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Terry Pinkard is Professor of Philosophy at Georgetown University; author of German Philosophy 1760-1860: The Legacy of Idealism, Hegel: A Biography and Hegel's Phenomenology: The Sociality of Reason; and editor of Heinrich Heine on the History of Religion and Philosophy in Germany.
Table of Contents
Chapter 1: Disenchanted Aristotelian Naturalism
A: Hegel's Aristotelian Turn
1: Animal Life
2: The Inwardness of Animal Life
B: From Animal Subjectivity to Human Subjectivity
C: Animal Life and the Will
Chapter 2: Self-Consciousness in the Natural World
A: Animal and Human Awareness
B: Consciousness of the World
1: Being at Odds with Oneself in Desire
2: The Attempt at Being at One with Oneself as Mastery Over Others
3. Masters, Slaves and Freedom
4: The Truth of Mastery and Servitude
5: Objectivity, Intuition and Representation
Chapter 3: The Self-Sufficient Good
A: Actualized Agency: The Sublation of Happiness
B: The Actually Free Will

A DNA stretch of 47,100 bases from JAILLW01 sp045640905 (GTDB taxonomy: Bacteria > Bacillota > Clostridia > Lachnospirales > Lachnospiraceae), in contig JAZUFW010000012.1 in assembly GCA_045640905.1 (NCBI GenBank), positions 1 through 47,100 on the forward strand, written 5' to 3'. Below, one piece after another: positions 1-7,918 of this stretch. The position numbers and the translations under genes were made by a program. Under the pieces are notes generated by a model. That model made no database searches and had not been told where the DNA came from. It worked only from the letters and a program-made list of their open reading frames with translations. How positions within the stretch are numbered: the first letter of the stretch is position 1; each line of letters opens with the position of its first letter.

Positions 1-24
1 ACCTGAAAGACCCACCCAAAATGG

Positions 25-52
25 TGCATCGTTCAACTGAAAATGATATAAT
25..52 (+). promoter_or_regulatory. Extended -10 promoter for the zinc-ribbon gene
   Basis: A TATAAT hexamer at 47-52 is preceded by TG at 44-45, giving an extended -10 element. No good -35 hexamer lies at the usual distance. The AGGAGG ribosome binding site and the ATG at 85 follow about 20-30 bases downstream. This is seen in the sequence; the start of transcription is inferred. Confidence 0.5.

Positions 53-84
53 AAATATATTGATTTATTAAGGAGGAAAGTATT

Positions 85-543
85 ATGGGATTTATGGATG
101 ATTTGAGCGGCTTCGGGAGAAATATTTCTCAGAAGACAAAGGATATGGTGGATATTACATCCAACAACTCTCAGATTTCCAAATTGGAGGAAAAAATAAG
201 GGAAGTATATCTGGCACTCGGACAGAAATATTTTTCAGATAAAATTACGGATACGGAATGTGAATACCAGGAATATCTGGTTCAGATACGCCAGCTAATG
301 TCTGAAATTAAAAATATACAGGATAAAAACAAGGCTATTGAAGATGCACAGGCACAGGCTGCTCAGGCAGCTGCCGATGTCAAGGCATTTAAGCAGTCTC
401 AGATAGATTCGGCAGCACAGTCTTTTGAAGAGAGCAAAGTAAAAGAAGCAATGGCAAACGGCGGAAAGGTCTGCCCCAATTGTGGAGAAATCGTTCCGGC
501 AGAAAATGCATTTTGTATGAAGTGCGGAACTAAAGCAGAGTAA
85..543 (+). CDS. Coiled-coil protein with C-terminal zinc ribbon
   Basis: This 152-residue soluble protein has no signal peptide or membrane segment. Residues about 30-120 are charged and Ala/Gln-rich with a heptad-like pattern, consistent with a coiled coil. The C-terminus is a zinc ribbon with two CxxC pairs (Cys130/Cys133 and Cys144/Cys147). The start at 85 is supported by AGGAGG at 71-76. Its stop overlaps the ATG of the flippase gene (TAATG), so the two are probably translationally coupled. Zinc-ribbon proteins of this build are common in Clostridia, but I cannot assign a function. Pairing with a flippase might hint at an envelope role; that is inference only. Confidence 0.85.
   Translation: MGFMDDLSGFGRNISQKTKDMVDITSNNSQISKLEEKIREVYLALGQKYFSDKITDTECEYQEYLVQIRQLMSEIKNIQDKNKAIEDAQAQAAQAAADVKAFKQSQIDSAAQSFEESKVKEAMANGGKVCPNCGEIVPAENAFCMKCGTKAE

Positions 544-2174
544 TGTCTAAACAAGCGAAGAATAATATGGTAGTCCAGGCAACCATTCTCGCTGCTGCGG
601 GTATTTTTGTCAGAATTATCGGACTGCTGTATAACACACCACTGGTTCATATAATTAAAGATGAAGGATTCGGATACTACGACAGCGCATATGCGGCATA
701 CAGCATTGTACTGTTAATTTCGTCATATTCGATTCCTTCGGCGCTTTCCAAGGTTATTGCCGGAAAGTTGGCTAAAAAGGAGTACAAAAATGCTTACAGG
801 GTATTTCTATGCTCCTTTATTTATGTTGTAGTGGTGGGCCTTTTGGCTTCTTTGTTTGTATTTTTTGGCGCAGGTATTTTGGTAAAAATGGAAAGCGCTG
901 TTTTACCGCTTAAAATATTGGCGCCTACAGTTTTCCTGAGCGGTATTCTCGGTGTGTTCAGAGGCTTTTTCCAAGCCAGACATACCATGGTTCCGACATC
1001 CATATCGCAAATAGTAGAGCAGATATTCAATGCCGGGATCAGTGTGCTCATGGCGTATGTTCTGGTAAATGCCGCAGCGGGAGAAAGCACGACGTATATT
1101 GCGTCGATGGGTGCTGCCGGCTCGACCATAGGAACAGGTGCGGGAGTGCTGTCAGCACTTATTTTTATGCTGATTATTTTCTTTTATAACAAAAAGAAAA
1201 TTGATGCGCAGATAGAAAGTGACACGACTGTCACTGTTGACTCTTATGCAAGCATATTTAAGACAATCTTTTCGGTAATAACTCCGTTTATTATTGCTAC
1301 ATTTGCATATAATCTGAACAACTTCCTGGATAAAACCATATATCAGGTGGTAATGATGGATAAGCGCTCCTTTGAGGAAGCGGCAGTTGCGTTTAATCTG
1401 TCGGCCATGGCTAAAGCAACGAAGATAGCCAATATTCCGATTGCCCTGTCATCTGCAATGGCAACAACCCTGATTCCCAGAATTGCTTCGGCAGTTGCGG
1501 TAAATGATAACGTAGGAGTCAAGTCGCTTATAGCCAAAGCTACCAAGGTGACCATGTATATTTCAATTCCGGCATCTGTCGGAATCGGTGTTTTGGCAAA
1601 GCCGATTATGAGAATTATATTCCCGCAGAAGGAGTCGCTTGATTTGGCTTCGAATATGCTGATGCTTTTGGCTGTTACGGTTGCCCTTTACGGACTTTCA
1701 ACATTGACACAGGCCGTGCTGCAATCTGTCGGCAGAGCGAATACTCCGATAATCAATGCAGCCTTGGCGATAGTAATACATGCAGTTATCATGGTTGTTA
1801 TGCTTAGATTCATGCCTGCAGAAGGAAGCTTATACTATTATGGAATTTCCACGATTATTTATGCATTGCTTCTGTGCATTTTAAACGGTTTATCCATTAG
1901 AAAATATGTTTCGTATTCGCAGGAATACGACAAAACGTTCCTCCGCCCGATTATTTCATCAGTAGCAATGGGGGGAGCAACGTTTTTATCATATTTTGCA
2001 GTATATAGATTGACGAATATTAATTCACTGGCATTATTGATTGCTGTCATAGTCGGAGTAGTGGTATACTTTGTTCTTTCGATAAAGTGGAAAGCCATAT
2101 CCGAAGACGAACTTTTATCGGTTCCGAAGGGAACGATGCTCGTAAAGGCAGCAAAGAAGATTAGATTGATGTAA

C: The Impossibility of Autonomy and the "Idea" of Freedom
D. Being at One with Oneself as a Self-Sufficient Final End
Chapter 4: Inner Lives and Public Orientation
A. Failure in Forms of Life
B. The Phenomenology of a Form of Life
C. Greek Tensions, Greek Harmony
D: Empire and the Inner Life
Chapter Five: Public reasons, Private Reasons
A. Enlightenment and Individualism
B: Morality and Private Reasons
C. Ethical Life and Public Reasons
Chapter Six: The Inhabitable Alienation of Modern Life
A: Alienation as Uninhabitability
1: Diderot's Dilemma
2: Civil Society and the Balance of Interests
3: Making the Sale and Getting at the Truth
B: Power: the Limits of Morality in Politics
1. Bureaucratic Democracy?
2: The Nation State?
Chapter Seven: Conclusion: Hegel as a Post-Hegelian
1: Hegelian Amphibians
2: Second Nature and Wholeness
B: Final Ends?